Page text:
Article: article from journal or magazin.
Influence of human obesity on the metabolic fate of dietary long- and medium-chain triacylglycerols.
American Journal of Clinical Nutrition
Publication types: Journal Article ; Research Support, Non-U.S. Gov't
The metabolic fate of an oral long-chain-triacylglycerol (LCT) load and of a mixed oral LCT and medium-chain-triacylglycerol (MCT) load was followed for 6 h in eight control and eight obese subjects with normal postabsorptive triacylglycerol concentrations. Labeled triacylglycerol and indirect calorimetry were used. Results showed that LCTs were less oxidized in obese than in control subjects (3.2+/-0.5 compared with 6.0+/-0.4 g, P < 0.01). Moreover, the amount of LCT oxidized was negatively correlated with fat mass (r = -0.77, P < 0.01). Appearance in plasma of dietary triacyglycerol-derived long-chain fatty acids was blunted in obese subjects and it was negatively related to fat mass (r = -0.84, P < 0.01) and positively to LCT oxidation (r = 0.70, P < 0.01). On the contrary, MCT oxidation was not altered in obese subjects compared with control subjects. Furthermore, the proportion of MCTs oxidized was higher in both groups compared with LCTs (x+/-SEM: 57.5+/-2.6% compared with 15.2+/-1.6%, P < 0.01, n = 16). Our conclusion is that obesity is associated with a defect in the oxidation of dietary LCTs probably related to an excessive uptake by the adipose tissue of meal-derived long-chain fatty acids. MCTs, the oxidation of which is not altered in obesity, could therefore be of interest in the dietary treatment of obesity.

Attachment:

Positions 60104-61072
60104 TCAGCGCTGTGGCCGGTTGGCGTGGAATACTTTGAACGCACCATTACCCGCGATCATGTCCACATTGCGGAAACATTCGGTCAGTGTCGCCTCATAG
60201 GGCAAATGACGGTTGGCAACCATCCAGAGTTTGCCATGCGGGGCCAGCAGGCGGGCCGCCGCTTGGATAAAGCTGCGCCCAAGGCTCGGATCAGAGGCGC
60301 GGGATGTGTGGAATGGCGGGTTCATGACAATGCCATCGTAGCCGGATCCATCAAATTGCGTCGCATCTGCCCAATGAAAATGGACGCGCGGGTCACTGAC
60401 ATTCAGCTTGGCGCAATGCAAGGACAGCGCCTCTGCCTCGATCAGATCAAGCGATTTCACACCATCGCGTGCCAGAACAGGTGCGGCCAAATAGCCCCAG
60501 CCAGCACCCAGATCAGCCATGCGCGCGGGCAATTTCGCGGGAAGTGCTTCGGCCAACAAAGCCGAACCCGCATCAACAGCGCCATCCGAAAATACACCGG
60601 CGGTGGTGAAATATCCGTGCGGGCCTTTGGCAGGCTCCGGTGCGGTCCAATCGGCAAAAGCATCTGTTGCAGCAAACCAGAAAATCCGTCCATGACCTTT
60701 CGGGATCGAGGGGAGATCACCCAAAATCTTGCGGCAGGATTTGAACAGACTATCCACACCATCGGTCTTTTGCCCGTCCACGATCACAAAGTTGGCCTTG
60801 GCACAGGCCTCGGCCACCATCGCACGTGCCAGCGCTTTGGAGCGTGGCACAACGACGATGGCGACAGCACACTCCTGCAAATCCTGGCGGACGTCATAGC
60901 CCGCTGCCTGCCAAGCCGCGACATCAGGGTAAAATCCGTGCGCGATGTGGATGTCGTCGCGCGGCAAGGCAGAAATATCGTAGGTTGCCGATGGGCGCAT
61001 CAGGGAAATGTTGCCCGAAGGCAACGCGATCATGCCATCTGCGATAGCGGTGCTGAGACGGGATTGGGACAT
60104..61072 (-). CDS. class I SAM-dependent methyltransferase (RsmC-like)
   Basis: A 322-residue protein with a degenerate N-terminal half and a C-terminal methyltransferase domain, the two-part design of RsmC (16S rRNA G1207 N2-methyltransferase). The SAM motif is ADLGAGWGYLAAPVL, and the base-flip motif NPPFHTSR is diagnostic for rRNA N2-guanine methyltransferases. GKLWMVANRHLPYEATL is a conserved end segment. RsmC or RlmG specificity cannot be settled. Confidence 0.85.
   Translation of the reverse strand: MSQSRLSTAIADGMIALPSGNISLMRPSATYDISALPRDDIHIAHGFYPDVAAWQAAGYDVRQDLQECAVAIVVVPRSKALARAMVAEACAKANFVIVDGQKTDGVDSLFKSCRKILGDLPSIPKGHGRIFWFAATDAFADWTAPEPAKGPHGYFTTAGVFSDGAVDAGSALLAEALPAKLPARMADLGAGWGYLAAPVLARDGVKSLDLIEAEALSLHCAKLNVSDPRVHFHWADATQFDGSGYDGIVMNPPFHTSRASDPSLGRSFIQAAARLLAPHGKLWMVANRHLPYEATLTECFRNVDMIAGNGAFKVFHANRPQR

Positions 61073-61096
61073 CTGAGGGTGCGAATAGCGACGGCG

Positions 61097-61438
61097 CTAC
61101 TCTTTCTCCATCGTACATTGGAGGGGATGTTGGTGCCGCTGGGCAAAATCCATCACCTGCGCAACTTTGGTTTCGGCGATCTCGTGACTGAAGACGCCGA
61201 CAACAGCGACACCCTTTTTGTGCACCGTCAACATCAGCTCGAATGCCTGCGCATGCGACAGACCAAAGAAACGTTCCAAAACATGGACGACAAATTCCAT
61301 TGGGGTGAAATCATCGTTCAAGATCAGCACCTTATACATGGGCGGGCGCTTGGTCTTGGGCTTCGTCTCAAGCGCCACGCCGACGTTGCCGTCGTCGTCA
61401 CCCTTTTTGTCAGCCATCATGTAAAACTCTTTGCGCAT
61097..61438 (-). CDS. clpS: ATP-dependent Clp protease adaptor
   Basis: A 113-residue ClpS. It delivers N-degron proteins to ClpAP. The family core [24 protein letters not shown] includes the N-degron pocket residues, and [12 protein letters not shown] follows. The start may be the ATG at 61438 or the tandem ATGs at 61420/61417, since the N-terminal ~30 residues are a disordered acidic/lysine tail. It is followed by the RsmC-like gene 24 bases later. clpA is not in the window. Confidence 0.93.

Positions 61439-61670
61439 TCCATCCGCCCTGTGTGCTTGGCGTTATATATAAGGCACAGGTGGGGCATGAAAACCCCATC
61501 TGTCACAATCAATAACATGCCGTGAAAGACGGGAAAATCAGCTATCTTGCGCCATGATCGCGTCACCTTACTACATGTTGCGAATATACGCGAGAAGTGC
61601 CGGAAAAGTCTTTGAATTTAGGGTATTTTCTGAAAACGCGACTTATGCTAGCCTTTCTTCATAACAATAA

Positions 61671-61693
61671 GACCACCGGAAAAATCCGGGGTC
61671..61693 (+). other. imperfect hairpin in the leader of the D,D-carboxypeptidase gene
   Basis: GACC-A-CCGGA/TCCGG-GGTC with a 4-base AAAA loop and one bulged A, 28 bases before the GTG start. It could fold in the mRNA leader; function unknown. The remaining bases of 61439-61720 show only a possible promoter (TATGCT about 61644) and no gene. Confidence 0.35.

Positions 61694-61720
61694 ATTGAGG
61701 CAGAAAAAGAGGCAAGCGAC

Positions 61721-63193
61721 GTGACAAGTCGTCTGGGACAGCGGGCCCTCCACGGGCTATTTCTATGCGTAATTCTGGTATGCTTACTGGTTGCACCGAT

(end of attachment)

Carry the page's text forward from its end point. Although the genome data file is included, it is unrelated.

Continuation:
3-Hydroxybutyric Acid, Adult, Blood Glucose, Calorimetry, Indirect, Chylomicrons, Dietary Fats, Fatty Acids, Female, Humans, Hydroxybutyrates, Insulin, Kinetics, Lipid Peroxidation, Lipoproteins, VLDL, Obesity, Triglycerides
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